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Claremont Institute president Ryan Williams says that American civic education faces an acute crisis. In his estimation, essentially every institution – the vast complex of media, Big Tech, Hollywood, Fortune 500 companies, and education and government bureaucracies – teaches “vicious lies about America’s Founders” and our nation’s “heritage, heroes, accomplishments, and people.”

Williams argues that what passes for civic education today advances “the goal of wholesale revolution and the institution of a monstrous and unnatural tyranny.”

In light of these daunting circumstances, however, he counsels hope: “We at Claremont are happy warriors, and there’s no work we’d rather be doing with friends and fellow citizens.”

Williams describes The Claremont Institute, founded in 1979, as a think tank fomenting a “counterrevolution” to recover civic education through teaching, writing, and litigation. Its mission, he continues, is to restore the natural law and natural rights principles of the Declaration of Independence, the “ingenious political science of the Constitution,” and the “popular constitutionalism and reverence necessary for the maintenance of free government” to “their rightful, preeminent authority in our national life.”

Williams notes that Claremont’s fellowship programs offer “those who will go on to positions of leadership in media, politics, policy, law, speechwriting, and academia” the chance to learn the “true principles of government and their application to today’s policies.” Guided by distinguished scholars, fellows study American political thought, examine Abraham Lincoln’s statesmanship, and analyze the strengths and weaknesses of present-day liberalism and conservatism.

The Publius Fellowship gives undergraduates and recent graduates the opportunity to explore the “moral and political principles of the American constitutional order” over the course of three weeks; for mid-career professionals, the Lincoln Fellowship focuses on how Lincoln’s statesmanship can help preserve free government; the John Marshall Fellowship gives legal scholars and prospective clerks an in-depth overview of American constitutionalism; and the Speechwriters Fellowship provides a forum for discussing Founding principles, as well as offering workshops for fellows to refine their craft.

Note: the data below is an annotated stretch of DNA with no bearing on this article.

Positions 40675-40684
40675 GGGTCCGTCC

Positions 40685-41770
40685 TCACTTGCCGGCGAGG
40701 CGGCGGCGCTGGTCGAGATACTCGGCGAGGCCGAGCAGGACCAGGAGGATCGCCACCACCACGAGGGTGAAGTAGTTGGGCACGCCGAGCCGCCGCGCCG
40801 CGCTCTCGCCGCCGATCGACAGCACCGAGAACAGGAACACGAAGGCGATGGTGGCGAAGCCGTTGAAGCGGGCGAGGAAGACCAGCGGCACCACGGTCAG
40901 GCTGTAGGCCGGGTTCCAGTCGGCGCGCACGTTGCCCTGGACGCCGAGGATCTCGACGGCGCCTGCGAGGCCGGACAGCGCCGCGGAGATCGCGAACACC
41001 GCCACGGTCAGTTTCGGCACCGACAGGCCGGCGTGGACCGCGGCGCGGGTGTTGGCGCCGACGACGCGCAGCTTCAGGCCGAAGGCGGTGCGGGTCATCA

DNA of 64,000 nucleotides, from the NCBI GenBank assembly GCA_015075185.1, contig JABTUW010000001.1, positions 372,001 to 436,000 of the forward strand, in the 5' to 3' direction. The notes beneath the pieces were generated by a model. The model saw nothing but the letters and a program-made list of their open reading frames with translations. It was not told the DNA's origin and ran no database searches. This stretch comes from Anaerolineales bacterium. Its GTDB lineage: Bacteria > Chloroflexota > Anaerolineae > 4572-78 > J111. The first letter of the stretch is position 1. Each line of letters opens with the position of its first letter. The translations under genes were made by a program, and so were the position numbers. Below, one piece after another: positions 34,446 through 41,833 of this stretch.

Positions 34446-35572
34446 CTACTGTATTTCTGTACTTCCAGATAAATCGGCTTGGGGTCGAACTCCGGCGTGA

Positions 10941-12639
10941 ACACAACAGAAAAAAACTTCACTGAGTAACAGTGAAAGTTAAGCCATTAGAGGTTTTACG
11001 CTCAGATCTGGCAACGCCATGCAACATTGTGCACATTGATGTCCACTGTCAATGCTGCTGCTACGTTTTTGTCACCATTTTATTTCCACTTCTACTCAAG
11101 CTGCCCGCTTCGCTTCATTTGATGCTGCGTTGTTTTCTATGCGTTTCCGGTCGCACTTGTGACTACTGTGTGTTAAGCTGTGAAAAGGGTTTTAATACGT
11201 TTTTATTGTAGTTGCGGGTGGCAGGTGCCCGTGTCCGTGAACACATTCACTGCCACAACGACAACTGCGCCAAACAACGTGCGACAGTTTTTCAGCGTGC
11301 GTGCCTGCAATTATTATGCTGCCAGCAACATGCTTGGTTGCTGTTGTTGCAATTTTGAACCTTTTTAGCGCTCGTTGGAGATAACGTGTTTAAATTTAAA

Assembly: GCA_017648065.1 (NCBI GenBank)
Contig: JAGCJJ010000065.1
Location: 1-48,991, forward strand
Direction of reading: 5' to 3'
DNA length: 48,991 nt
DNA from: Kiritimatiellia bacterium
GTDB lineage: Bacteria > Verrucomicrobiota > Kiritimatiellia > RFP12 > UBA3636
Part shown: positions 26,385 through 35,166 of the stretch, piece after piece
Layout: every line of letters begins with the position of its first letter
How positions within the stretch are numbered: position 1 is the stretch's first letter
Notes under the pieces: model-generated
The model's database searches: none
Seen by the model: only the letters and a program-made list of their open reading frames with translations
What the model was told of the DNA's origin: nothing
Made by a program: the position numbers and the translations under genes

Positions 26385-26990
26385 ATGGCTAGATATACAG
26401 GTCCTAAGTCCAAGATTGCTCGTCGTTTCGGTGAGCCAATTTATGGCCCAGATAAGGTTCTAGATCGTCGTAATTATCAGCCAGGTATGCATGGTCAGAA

The cornerstone of Claremont’s writing efforts is the “Claremont Review of Books,” a quarterly magazine edited by Charles Kesler. Each issue contains penetrating essays on politics and statesmanship and book reviews on subjects ranging from why Donald Trump lost the 2020 election and the historical revisionism of the New York Times's 1619 Project to Platonic lessons in the detective novels of Raymond Chandler and the music of The Beach Boys. Over the years, contributors have included William F. Buckley, Harry V. Jaffa, Mark Helprin, Victor Davis Hanson, Diana Schaub, David P. Goldman, Allen C. Guelzo, and Hadley Arkes.

Claremont’s Center for the American Way of Life, a D.C.-based think-tank led by Arthur Milikh, works to preserve a nation “characterized by republican self-government and the habits of mind and character necessary to sustain it.” Through a creative, bold, and tough-minded approach, the Center and its affiliated scholars such as Joshua Mitchell and Scott Yenor confront woke “institutional centers of power” by publishing articles and essays and holding public discussions.

Founded by vice president of education Matthew Peterson, “The American Mind” is an online journal that engages in the “battle of ideas in a lively and intelligent way,” as Williams puts it. TAM features shorter pieces (memos), longer reflections (salvos), and symposia (features) that look to forge a political realignment based on restoring the sovereignty and self-respect of the American people. American Mindset, TAM’s Substack, (it will soon be subscriber-only) offers exclusive pieces and the daily “Tell Me What You Really Think” podcast, which features conversations between associate editor Spencer Klavan and TAM staff on a wide range of political and cultural topics.

John Eastman directs the Center for Constitutional Jurisprudence, which works to “restore the constitutional design envisioned by our nation’s Founders” by filing briefs and educating young lawyers on subjects (such as the natural law basis of the Constitution) often neglected or rejected in establishment legal circles.

Claremont offers several additional podcasts that can help spur thought and action. Hosted by Williams, “The Roundtable” delivers incisive political commentary from a regular panel of contributors; “The Close Read” podcast features Klavan discussing essays from latest issue of the CRB with their authors; and on “The American Story” podcast, senior fellow Chris Flannery highlights American heroes in short, compelling segments.

By reasserting Americans’ control over their political institutions, Claremont seeks to help recover republican government.

Mike Sabo is the editor of RealClear’s American Civics portal.